AMY GOODMAN: So, Secretary of State Colin Powell went to Sudan. What is the U.S. Congress doing and what are you saying American people should do right now?

SALIH BOOKER: Well the United States Congress, in an exceptional move in the summer, both the House and Senate passed these resolutions unanimously which was unprecedented, declaring that in their view what was occurring in Darfur constituted genocide according to the convention. They’re now considering legislation to increase the minor sanctions on the Sudanese government. These restrictions, looking at assets, things of that nature. They’ve failed to go as far as calling for a ban on companies that are raising capital here in U.S. markets that are invested in the Sudanese economy, particularly the oil industry. But these — these tools, sanctions, etc., these are long-term measures. These don’t provide the kind of immediate protection to this large number of civilians who are completely vulnerable right now. I mean, that is the key critical missing ingredient, and there indeed the African Union does have the lead role. It’s not adequate, and it sort of represents the international community dumping this responsibility on this nascent organization, this very young in trying to be an improvement upon the old Organization of African Unity. But you’ve had troops that have even had to take commercial flights to get to Sudan. The U.S. government has provided air transport, at least for several flights of Rwandans and Nigerians, but there’s an unwillingness on the part of the U.S., other U.N. actors, or the European Union to commit the kind of support necessary. And it’s necessary for three reasons. One is to stop this massive number of rapes that have been going on around these camps and killing, continued killing, and, you know, so to provide protection. Secondly, that facilitates the relief effort, the provision of food, of safe water, etc. These humanitarian organizations can’t get the aid in unless there’s security provided to these camps and you can’t count on the Sudanese government, army, or police to provide that security because they’re the perpetrators of these — these crimes against humanity. Thirdly, if you have that kind of protection for facilitating relief, then you have a climate where you can have political negotiations between the government and the Sudan Liberation Army and the Justice and Equality Movement, the two rebel organizations in Darfur that have been involved in talks hosted by Nigeria and the African Union.

AMY GOODMAN: We’re just about to go to Nairobi to talk about the anti-land mine conference that’s taking place there. The U.S. has refused to sign on. Ethiopa was the latest country yesterday, hundred fourty-fourth to sign on to that. Can you talk about land mines in Sudan?

SALIH BOOKER: Well, Sudan is one of the top ten countries, in terms of countries that have the highest concentration of land mines. In fact, four of the top ten are in Africa. Sudan along with Angola, Mozambique, and Somalia. They’re not only in southern Sudan, where that —- they’re particularly concentrated there, and deadly there; but there are also some in Darfur. In fact, a Scottish and Sudanese staff members of Save the Children were killed in recent months due to land mines. Of the 200 million land mines around the world today, they’re continuing to kill some 26,000—-kill or injure—26,000 people a year. And this international movement to ban land mines is, you know, one of the most successful and creative and important international movements of solidarity in recent years resulting in the Ottawa Treaty and the 1997 Convention to Ban Land Mines. Of course, the United States is the only industrialized country to refuse to sign or cede to the treaty. But in the Sudan it’s going to require, as elsewhere in the world, the same major elements. Funding for destroying, you know, searching, finding and destroying existing land mines, assistance to victims of land mines, and continuing education efforts for communities that are most affected by these land mines. Now, ironically, the Sudanese government and the Sudan People’s Liberation Movement of south Sudan have, you know, again, recently signed an agreement that should result in a comprehensive settlement by the end of this year. And that would provide, if successful, theoretically, the peaceful environment necessary for a major effort in southern Sudan to remove and destroy the hundreds and thousands of remaining mines in the region.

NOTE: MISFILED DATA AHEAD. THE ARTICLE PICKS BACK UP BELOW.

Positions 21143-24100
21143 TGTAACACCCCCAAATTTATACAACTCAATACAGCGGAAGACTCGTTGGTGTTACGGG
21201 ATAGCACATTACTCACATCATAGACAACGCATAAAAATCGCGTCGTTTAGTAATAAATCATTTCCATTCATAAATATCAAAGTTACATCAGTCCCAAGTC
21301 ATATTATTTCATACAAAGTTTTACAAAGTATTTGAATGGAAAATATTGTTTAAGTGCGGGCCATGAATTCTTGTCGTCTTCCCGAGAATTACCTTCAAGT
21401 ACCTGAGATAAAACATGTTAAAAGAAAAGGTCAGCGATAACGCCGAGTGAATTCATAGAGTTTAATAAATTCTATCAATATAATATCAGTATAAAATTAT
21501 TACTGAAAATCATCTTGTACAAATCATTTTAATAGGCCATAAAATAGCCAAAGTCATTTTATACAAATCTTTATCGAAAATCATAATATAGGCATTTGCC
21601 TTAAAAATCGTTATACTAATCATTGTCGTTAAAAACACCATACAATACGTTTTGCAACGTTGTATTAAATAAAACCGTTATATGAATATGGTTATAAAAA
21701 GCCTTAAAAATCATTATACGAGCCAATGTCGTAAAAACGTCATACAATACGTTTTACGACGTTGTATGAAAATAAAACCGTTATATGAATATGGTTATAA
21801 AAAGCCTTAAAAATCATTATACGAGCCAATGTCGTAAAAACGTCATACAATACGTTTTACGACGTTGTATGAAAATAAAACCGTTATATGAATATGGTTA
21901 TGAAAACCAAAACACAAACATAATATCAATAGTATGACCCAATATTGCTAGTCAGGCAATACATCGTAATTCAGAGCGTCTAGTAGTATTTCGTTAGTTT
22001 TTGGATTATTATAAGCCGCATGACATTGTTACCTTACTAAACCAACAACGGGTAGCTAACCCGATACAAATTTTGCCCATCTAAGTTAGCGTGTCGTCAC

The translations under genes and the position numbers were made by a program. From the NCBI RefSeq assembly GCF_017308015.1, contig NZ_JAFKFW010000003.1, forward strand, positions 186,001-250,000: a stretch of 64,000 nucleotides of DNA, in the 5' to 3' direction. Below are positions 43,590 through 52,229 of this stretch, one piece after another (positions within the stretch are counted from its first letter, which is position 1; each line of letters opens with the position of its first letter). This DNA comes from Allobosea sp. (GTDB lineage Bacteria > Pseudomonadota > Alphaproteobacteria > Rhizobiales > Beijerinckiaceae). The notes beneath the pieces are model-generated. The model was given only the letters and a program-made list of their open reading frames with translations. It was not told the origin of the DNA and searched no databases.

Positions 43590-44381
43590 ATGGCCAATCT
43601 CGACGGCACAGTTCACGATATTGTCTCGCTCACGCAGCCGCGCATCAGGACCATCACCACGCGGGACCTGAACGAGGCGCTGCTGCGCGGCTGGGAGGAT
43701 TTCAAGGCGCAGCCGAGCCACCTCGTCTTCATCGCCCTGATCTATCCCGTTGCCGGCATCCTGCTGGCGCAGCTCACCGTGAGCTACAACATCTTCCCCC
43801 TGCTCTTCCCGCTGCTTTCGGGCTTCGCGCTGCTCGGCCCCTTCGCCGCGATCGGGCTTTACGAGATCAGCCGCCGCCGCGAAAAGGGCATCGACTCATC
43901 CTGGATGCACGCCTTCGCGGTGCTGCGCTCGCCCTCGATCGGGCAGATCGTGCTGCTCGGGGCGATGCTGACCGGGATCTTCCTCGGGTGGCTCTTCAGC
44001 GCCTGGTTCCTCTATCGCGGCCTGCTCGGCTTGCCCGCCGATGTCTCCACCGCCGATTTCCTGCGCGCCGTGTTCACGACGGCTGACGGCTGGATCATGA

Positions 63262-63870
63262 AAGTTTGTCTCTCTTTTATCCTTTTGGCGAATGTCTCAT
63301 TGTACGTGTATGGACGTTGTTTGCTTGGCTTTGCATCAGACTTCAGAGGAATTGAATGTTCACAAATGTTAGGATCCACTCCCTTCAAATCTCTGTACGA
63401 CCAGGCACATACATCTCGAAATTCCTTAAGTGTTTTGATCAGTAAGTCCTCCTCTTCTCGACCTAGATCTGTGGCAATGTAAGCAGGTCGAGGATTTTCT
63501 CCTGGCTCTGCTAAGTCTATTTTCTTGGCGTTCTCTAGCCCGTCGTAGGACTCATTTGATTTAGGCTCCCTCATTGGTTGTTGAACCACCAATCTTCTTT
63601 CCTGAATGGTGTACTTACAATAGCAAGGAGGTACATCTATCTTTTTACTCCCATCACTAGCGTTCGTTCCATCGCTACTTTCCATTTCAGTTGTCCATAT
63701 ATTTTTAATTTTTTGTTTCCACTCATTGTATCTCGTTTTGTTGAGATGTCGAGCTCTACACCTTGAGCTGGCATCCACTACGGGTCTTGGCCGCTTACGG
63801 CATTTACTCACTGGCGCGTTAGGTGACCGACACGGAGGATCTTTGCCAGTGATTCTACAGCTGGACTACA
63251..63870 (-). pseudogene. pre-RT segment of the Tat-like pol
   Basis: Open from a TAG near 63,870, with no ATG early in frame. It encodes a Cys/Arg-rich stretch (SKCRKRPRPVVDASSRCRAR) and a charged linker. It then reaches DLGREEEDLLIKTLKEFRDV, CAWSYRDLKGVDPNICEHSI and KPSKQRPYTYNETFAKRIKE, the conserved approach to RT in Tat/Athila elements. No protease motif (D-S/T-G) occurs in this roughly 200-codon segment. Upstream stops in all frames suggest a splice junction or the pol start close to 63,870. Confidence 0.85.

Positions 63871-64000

AMY GOODMAN: Finally, Senator Danforth, the U.S. Ambassador to the United Nations, had a special role in Sudan, not specifically to do with Darfur. Does that weigh in here in any way?

SALIH BOOKER: Well, certainly, you know, he was the special envoy on Sudan for the past several years for the Bush administration. He made some contributions in helping to negotiate the protocols between the Khartoum government and the SPLA. Of course African negotiators are the major leaders of that effort. So he certainly has knowledge and involvement. I think sometimes the U.S. role in promoting that process is a bit exaggerated. But, nevertheless, one hopes that that peace settlement could be accomplished. He appears to be less knowledgeable, perhaps, on the details of what’s going on in Darfur based on his recent media appearances. But certainly in his role within the Security Council, he has been one of the rare forceful voices on the need for the international community to be more willing to take action in Darfur. Ironically, the principle obstacles in the Security Council, of course (well, not ironically, I mean simply as a matter of fact) have been China and Russia. China being the major investor in Sudan’s growing oil industry and Russia being a major arms supplier to the government in Khartoum.

AMY GOODMAN: Salih Booker, I want to thank you very much for being with us. Salih Booker is head of Africa Action. Thanks for joining us.